“They are the stars, not me,” says Dan Slater, deflecting the attention to his wards from the Army Yachting Node (AYN), Mumbai. “The story should be about these guys and the journey they’re embarking on,” feels the triple Olympian.

The Auckland native would seem the eternal optimist when discussing his boys from the nation’s premier sailing institution. “I raised the bar and they’ve risen well to the challenge,” he says. “Indian sailors are hard workers and have made rapid progress. I’m trying to refine their basics and make them more natural,” observed the 1994 International Sailing Federation (ISAF) World Youth Laser Standard champion.

“Indian sailors are very good with theory but lag behind in execution because they lack exposure to big fleets as in Europe and America. While we are thrilled with 20 sailors in a race here, there can be six times as many in the above regions,” explains the prestigious 2006 Kiel Week ISAF Grade I championships winner in the Finn class.

Short camps

Slater, who’s been holding short camps at AYN in the 470, Hobiecat, Laser Standard and Radial classes since 2010, believes there’s been much improvement in his students as they endeavour for medals in the 2014 Asiad at Incheon, South Korea. “I was given a blank sheet and have charted a structured programme in tactical and physical training,” says Slater.

How do the Indians compare with their counterparts from across the continent? “Laser and 470 fleets in Asia are strong with the Koreans and Japanese pretty tough customers.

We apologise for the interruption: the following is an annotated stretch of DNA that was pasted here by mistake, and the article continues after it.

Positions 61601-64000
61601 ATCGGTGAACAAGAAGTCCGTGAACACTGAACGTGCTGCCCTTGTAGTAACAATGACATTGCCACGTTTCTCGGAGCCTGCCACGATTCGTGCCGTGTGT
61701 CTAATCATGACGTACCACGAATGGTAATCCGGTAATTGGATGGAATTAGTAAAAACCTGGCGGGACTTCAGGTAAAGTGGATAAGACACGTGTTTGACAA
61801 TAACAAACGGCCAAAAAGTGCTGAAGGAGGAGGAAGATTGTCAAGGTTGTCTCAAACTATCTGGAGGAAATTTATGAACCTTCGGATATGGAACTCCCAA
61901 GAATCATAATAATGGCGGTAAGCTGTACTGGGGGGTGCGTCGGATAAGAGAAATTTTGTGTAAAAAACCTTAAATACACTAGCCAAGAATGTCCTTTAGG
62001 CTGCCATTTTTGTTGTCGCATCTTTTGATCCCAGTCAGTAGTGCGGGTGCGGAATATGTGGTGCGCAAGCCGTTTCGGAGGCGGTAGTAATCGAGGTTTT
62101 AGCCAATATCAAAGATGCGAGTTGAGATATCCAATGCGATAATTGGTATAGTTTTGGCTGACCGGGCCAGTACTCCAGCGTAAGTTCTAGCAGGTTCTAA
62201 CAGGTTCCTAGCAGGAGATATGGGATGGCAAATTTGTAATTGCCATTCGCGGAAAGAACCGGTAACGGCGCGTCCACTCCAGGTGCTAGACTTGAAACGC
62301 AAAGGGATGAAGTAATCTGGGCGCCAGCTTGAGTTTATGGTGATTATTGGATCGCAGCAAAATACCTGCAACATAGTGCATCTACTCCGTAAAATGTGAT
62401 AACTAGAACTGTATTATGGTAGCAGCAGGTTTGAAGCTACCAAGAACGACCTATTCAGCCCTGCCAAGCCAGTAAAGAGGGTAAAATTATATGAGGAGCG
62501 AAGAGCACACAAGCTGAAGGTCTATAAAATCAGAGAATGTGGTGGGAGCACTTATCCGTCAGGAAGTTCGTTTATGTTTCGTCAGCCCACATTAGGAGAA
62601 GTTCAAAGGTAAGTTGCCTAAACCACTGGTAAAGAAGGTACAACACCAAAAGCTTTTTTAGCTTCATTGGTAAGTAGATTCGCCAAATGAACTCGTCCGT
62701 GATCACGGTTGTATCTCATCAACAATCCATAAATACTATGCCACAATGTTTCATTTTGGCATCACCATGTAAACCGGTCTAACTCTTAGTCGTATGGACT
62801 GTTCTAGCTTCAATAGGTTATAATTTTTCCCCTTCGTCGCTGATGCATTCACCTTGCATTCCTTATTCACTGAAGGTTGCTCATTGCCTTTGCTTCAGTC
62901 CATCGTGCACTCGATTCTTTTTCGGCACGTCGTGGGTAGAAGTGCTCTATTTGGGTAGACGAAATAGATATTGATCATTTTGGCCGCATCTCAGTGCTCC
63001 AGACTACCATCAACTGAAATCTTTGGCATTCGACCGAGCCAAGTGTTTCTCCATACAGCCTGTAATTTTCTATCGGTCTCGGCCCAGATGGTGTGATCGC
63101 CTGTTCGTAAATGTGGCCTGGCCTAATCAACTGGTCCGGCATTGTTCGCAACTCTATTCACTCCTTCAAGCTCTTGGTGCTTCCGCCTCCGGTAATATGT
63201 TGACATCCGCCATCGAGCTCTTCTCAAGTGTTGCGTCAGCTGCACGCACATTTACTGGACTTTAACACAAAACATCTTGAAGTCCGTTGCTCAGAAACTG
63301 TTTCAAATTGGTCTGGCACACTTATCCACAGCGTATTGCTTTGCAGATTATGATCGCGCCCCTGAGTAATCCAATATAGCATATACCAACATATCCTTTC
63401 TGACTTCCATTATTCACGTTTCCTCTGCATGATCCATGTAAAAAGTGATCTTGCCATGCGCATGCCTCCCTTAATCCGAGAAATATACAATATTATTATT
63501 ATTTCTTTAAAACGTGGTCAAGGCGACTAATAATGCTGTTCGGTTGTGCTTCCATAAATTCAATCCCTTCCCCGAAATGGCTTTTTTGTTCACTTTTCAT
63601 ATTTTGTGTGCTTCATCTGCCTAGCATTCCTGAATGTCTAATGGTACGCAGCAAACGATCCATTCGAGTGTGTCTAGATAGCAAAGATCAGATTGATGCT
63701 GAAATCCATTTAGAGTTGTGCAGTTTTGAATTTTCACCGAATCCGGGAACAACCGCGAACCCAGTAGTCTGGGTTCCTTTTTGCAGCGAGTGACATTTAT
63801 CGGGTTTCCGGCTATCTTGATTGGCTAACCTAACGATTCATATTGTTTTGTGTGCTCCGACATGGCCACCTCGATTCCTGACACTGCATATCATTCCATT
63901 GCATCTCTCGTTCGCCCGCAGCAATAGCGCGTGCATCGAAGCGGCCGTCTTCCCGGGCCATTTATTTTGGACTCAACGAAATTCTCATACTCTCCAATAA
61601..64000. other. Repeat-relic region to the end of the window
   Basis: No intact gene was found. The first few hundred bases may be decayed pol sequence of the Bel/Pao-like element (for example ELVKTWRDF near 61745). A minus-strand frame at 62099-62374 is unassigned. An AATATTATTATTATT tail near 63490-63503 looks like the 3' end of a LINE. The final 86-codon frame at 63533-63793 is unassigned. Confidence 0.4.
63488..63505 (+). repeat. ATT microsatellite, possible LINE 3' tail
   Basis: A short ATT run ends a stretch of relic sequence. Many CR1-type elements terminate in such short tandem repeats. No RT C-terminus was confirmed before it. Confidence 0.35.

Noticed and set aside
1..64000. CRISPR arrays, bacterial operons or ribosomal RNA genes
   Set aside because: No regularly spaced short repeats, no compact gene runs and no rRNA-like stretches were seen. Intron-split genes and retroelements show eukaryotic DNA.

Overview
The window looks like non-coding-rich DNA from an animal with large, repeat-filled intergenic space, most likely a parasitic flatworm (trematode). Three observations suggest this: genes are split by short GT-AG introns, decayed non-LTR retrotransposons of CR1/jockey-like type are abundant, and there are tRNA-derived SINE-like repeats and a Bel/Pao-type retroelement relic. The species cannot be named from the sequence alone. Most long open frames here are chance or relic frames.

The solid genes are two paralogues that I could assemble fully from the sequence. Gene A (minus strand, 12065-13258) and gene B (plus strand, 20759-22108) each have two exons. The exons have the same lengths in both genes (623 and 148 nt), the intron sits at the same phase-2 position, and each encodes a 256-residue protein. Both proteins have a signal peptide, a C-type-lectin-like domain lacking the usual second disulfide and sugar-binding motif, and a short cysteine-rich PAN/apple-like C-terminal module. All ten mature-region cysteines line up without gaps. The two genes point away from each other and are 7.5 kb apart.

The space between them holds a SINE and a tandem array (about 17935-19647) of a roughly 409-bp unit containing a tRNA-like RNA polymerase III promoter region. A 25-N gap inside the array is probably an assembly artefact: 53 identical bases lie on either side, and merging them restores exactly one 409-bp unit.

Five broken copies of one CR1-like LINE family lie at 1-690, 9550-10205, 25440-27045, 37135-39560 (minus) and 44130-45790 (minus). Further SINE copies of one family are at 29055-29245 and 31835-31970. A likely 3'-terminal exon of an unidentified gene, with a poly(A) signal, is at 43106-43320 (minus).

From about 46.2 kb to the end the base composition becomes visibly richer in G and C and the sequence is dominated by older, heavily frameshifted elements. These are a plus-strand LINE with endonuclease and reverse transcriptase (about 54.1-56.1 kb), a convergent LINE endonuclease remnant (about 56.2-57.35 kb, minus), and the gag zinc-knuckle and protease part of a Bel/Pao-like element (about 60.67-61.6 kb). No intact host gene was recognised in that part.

“They are shorter than our Indian yachtsmen, most of whom are over six feet tall, especially in the Laser full rig segment,” the Kiwi coach noted.

“Mumbai offers year long sailing with varied wind conditions, but much of our equipment, put to extensive use, would need a major overhaul soon,” says Slater of the pros and cons of the Indian campaign.

Looking into the future, he says it’s not a big deal to locate 11 good sailors for as many Olympic classes from a 1.2 billion population.

“What the Aussies were to world cricket in the 90s, India is in this decade,” feels Slater, who’s a good friend of Kiwi cricketer Dion Nash.

Enthusiasm slips

Slater’s enthusiasm slips when it comes to Hussain Sagar, venue of the upcoming Laser National championships from Thursday. “It’s a great venue, highly conducive to tactical racing. Its pollution is huge but its purification too small scale,” said the seasoned hand, who has mentored teams from Japan to Canada.

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